SAVY BRITISH CEMETERY
|Total identified casualties||430 Find these records|
|Casualties from||First World War|
Savy is a village 6.5 kilometres west of St Quentin. Savy British Cemetery is on the south-western outskirts of the village, on the west side of the road to Roupy.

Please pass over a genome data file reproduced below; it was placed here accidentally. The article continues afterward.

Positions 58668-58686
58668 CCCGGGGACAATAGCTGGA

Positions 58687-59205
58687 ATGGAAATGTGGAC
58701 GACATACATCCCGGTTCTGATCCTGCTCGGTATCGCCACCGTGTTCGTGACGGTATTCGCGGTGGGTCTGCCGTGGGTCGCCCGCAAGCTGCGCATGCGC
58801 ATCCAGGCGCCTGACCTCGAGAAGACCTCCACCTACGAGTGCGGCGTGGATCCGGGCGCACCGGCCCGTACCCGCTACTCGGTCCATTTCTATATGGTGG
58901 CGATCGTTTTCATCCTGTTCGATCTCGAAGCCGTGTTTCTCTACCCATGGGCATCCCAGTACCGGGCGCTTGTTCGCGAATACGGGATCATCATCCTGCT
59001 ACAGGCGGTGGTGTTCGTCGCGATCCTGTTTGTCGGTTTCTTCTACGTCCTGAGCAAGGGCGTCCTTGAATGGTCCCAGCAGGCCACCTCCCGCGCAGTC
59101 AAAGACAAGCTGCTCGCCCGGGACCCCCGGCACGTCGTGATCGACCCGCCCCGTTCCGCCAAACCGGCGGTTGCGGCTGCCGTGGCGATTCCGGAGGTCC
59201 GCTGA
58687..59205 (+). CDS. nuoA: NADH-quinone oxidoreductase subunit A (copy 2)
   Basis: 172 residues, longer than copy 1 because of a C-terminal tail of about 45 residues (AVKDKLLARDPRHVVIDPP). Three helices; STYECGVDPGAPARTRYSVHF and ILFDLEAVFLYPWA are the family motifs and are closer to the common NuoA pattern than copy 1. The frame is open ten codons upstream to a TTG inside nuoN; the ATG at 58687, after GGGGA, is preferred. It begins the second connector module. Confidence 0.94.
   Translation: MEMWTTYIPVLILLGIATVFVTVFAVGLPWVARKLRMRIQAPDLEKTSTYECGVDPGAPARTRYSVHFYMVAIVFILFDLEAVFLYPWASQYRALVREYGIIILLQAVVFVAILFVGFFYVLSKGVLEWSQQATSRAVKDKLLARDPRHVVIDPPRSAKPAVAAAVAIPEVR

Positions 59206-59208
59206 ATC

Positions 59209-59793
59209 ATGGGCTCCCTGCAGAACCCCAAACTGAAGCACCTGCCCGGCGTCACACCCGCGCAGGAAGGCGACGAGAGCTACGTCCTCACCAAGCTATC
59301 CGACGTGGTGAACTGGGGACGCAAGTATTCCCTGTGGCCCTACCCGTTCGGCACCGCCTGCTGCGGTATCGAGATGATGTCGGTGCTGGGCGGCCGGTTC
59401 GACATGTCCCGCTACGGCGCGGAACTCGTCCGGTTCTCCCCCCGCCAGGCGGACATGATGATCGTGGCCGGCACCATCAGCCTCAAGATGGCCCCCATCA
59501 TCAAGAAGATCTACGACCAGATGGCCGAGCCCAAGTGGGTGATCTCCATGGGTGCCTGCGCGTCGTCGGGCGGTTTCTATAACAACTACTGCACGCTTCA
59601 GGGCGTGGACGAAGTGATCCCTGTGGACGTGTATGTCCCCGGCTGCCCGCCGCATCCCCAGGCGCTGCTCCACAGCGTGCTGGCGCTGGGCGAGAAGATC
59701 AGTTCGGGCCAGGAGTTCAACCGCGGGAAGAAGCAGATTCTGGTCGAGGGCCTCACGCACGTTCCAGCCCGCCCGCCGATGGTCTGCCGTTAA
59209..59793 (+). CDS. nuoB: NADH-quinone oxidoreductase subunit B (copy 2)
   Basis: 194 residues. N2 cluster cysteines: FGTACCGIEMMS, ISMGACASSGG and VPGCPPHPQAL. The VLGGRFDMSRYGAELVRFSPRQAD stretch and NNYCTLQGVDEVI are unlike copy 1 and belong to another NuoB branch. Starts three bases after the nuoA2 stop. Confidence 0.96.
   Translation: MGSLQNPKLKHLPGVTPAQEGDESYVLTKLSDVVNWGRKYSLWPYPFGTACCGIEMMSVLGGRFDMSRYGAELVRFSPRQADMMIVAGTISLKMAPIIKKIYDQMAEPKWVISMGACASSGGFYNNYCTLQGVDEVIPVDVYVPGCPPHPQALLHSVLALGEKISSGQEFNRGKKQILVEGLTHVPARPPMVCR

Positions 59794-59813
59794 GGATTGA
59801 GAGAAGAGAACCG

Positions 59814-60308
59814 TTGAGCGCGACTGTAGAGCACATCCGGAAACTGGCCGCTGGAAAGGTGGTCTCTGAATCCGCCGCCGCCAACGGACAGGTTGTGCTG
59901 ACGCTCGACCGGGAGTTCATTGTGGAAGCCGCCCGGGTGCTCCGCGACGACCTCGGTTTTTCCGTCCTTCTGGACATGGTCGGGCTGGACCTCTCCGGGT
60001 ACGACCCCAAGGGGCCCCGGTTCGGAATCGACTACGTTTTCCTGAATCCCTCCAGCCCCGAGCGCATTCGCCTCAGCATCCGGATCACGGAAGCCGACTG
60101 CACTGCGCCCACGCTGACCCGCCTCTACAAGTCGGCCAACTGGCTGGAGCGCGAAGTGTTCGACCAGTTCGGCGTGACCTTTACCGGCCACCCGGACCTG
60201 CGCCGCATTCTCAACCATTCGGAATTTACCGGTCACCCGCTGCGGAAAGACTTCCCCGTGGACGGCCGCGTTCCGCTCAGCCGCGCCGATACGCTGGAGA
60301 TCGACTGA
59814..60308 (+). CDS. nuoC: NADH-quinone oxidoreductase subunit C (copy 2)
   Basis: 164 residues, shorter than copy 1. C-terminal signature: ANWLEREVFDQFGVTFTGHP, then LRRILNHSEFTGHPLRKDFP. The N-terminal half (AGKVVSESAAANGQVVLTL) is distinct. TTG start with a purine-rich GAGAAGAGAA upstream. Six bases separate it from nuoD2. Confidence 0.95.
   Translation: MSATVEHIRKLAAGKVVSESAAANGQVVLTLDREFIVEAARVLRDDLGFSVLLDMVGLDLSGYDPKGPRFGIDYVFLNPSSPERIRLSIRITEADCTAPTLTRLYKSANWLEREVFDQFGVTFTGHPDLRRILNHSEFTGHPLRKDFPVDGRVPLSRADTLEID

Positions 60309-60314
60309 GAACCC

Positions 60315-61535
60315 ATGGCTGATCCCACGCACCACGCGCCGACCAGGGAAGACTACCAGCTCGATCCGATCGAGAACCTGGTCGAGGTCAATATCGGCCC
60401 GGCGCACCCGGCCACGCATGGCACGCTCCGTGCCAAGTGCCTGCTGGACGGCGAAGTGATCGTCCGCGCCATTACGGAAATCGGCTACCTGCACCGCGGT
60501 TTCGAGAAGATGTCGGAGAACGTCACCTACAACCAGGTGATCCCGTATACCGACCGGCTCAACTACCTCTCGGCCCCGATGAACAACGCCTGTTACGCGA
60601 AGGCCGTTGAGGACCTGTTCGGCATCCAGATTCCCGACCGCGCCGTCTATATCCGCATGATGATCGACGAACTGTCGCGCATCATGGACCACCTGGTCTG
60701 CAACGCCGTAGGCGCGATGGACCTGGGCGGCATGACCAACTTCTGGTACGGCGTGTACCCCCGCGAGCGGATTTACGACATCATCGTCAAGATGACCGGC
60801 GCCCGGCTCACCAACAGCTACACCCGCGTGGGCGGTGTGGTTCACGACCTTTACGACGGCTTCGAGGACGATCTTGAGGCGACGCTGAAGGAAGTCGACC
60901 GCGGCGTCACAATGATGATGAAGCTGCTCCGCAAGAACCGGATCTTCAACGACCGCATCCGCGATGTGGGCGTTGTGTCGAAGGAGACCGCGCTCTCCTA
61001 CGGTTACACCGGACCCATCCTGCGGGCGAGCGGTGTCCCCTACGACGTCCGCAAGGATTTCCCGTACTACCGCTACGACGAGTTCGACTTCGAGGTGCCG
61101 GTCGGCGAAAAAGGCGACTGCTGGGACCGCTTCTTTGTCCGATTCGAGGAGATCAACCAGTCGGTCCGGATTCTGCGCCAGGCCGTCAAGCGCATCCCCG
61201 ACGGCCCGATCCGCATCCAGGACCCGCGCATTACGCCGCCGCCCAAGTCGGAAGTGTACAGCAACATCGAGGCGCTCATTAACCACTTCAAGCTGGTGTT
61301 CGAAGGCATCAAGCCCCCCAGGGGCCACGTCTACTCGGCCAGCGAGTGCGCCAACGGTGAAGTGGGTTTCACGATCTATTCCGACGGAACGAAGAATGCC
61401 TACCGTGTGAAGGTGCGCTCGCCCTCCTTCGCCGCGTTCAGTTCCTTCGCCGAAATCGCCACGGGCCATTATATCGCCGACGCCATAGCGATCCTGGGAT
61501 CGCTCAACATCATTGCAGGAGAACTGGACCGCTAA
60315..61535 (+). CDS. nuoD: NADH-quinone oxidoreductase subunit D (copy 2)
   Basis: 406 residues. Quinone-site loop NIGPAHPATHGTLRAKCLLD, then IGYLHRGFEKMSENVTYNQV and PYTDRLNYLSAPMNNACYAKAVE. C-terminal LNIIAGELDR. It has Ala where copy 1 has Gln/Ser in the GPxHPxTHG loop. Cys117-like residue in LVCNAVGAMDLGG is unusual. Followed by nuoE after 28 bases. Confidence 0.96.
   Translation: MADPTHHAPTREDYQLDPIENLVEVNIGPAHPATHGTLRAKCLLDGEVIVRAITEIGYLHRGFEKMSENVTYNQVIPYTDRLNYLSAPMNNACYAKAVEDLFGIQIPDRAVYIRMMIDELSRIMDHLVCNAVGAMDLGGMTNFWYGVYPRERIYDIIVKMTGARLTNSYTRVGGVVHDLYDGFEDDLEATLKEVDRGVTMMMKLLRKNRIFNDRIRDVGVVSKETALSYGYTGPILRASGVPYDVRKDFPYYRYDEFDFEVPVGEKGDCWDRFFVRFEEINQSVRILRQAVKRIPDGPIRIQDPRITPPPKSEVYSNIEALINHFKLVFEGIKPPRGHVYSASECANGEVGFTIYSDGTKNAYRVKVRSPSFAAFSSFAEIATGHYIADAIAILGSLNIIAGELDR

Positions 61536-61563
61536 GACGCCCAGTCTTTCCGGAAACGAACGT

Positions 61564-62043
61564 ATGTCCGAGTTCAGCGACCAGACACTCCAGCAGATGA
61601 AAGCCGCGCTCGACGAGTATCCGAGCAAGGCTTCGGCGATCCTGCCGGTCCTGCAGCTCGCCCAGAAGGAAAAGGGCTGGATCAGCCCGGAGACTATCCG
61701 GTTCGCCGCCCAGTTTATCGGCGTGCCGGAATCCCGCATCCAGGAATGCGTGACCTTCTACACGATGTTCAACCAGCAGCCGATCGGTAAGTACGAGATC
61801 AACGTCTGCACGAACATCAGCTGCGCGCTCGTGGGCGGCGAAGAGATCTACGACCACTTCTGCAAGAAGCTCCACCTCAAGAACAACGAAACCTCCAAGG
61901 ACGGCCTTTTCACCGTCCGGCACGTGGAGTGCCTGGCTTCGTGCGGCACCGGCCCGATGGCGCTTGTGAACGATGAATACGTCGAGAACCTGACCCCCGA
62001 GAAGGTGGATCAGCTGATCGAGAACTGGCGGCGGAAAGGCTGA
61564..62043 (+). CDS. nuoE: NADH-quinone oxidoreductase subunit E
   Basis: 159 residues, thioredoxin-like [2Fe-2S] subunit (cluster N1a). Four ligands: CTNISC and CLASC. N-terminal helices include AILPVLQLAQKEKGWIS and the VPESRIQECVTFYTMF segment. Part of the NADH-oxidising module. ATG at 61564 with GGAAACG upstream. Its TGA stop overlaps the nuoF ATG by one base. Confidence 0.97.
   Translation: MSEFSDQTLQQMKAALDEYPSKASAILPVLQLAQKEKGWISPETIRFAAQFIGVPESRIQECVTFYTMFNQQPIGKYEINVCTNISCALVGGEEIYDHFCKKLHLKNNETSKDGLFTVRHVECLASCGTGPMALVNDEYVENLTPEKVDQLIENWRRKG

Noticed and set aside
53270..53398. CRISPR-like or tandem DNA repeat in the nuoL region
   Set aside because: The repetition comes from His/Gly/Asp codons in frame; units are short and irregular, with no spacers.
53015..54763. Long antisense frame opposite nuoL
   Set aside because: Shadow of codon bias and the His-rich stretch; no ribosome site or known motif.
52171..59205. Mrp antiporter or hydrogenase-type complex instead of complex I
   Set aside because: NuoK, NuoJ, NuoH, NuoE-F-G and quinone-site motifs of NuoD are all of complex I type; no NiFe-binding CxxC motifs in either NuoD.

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Savy was taken by the 32nd Division on the 1st April 1917, after hard fighting, and Savy Wood on the 2nd. On the 21st March 1918 Savy and Roupy were successfully defended by the 30th Division, but the line was withdrawn after nightfall. The village and the wood were retaken on the 17th September 1918 by the 34th French Division, fighting on the right of the British IX Corps. Savy British Cemetery was made in 1919, and the graves from the battlefields and from the following small cemeteries in the neighbourhood were concentrated into it:- DALLON GERMAN CEMETERY, North-West of the village of Dallon, contained the graves of 21 British soldiers who fell in March 1918. INNISKILLINGS CEMETERY, DALLON, on the South side of a small wood, North of the St. Quentin-Savy road. Here the 2nd Royal Inniskilling Fusiliers, in April 1917, buried 17 of their number, three other British soldiers and one French Interpreter. LANCASHIRE CEMETERY, on the East side of SAVY WOOD, made by the 16th Lancashire Fusiliers in April 1917, and contained the graves of 27 men of the 15th and 16th Lancashire Fusiliers and nine other British soldiers. ST. QUENTIN-ROUPY ROAD GERMAN CEMETERY, at L'Epine-de-Dallon, which contained the graves of 232 British soldiers who fell in March 1918. SAVY COMMUNAL CEMETERY EXTENSION, made in April 1917, contained 14 British graves. SAVY MILITARY CEMETERY, close to Savy Church. It was made in April and May 1917 by the 97th Brigade and other units, and it contained 39 British graves. SAVY WOOD NORTH CEMETERY, at the North-West corner of Savy Wood, by the railway line. It was made by the 32nd Division in April and May 1917, and it contained 44 British graves. There are now over 850, 1914-18 war casualties commemorated in this site. Of these, more than half are unidentified. Memorials are erected in the cemetery to 68 soldiers (chiefly of the 19th King's Liverpools and the 17th Manchesters), buried by the Germans in their cemetery on the St. Quentin-Roupy road, whose graves were destroyed by shell fire. The Cemetery covers an area of 2,555 square metres and is enclosed by a low rubble wall.